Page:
Journal Information
Vol. 80. Issue 1.
Pages 21-26 (January - March 2015)
Vol. 80. Issue 1.
Pages 21-26 (January - March 2015)
Original article
Open Access
Histopathologic characteristics of gastric adenocarcinoma in Mexican patients: A 10-year experience at the Hospital Juárez de México
Características histopatológicas del adenocarcinoma gástrico en pacientes mexicanos. Experiencia de 10 años en el Hospital Juárez de México
M.G. Martínez-Galindoa,
Corresponding author

Corresponding author: Avenida Instituto Politécnico Nacional, Colonia Tlacamaca 4829, Interior 5, Delegación Gustavo A. Madero, CP 07380. Mexico City. Cellular phone: 55-24-07-06-32.
, F. Zamarripa-Dorseya, A. Carmona-Castañedaa, A. Angeles-Labraa, R. Peñavera-Hernándezb, C. Ugarte-Brionesb, C.I. Blanco-Velaa,*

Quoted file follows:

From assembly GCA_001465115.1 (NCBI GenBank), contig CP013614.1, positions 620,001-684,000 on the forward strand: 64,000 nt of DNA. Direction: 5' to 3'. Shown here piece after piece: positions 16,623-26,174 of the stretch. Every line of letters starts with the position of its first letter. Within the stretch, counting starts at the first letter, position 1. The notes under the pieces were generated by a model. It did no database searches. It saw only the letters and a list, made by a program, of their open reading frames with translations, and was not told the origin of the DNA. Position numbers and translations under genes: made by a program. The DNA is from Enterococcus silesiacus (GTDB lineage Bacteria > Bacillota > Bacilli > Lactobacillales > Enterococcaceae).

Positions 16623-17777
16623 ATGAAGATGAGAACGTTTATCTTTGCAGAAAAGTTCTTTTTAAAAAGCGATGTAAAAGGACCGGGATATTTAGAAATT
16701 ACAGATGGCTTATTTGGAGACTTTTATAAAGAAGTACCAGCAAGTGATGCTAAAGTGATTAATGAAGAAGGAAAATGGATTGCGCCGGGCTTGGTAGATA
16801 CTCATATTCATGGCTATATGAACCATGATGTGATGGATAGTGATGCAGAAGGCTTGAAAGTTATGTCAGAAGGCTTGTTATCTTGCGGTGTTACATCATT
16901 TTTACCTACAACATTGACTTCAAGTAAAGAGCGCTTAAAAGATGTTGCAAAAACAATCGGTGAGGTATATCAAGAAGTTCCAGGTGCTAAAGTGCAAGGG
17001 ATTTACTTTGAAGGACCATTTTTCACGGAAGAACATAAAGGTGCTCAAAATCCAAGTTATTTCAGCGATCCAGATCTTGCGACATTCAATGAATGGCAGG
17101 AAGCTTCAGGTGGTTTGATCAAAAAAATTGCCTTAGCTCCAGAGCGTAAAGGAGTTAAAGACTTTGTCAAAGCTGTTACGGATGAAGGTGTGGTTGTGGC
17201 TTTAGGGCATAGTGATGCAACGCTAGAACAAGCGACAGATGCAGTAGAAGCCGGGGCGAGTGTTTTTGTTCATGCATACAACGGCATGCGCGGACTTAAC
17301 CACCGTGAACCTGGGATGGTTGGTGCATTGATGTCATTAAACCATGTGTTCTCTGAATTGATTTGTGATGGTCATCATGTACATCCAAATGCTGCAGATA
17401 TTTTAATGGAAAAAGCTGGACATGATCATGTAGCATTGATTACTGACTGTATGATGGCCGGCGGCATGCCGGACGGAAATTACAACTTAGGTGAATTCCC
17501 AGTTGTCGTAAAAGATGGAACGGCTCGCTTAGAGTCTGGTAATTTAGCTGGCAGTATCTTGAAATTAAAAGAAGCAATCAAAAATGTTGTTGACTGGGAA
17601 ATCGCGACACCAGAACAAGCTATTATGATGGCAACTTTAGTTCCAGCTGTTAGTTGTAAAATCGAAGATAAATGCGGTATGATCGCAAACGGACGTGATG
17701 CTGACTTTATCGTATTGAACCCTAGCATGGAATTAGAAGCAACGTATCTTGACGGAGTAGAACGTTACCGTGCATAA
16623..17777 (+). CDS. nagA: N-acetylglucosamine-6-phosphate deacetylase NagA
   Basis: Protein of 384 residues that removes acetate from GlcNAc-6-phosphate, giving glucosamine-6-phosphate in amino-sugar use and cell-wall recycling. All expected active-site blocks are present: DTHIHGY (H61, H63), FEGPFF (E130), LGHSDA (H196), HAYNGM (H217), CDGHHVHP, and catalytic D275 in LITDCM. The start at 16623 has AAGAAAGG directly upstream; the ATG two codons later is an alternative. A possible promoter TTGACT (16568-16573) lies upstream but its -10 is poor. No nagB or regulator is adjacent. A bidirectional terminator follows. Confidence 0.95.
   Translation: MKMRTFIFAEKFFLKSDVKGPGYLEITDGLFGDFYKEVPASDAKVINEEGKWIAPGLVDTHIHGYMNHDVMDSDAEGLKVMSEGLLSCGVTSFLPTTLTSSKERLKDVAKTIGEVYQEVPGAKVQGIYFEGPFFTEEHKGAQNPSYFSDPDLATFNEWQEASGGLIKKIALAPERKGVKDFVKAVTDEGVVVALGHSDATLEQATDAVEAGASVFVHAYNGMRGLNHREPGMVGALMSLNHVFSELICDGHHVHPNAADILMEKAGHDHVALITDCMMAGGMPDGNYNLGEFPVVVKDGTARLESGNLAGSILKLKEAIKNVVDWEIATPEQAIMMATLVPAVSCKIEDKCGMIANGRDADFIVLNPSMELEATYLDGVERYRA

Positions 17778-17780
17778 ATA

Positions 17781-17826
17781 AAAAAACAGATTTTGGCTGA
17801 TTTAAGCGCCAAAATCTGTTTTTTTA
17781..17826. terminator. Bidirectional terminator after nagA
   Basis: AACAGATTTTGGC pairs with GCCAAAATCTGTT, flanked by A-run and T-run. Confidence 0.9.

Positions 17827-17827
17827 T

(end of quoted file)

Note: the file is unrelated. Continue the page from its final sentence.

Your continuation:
a Departamento de Gastroenterología, Hospital Juárez de México, Mexico City, Mexico
b Servicio de Patología, Hospital Juárez de México, Mexico City, Mexico
Article information
Full Text
Download PDF
Figures (4)
Show moreShow less

Gastric cancer is the second cause of death by cancer worldwide. Histologic classification may predict tumor biology, clinical behavior, and outcome. According to the Lauren classification, the disease is divided into 2 types, diffuse and intestinal, and the latter has a better prognosis.


To determine the frequency of gastric adenocarcinoma and compare the histopathologic characteristics of intestinal and diffuse-type gastric adenocarcinoma in Mexican patients treated at a tertiary referral hospital.


A retrospective study evaluated the pathology reports of patients with gastric adenocarcinoma corresponding to the time frame of January 2003 to December 2012. Adenocarcinomas of the gastric cardia were excluded. Frequencies were expressed as percentages and the categorical variables were compared with the chi-square test. Statistical significance was set at a P<.05.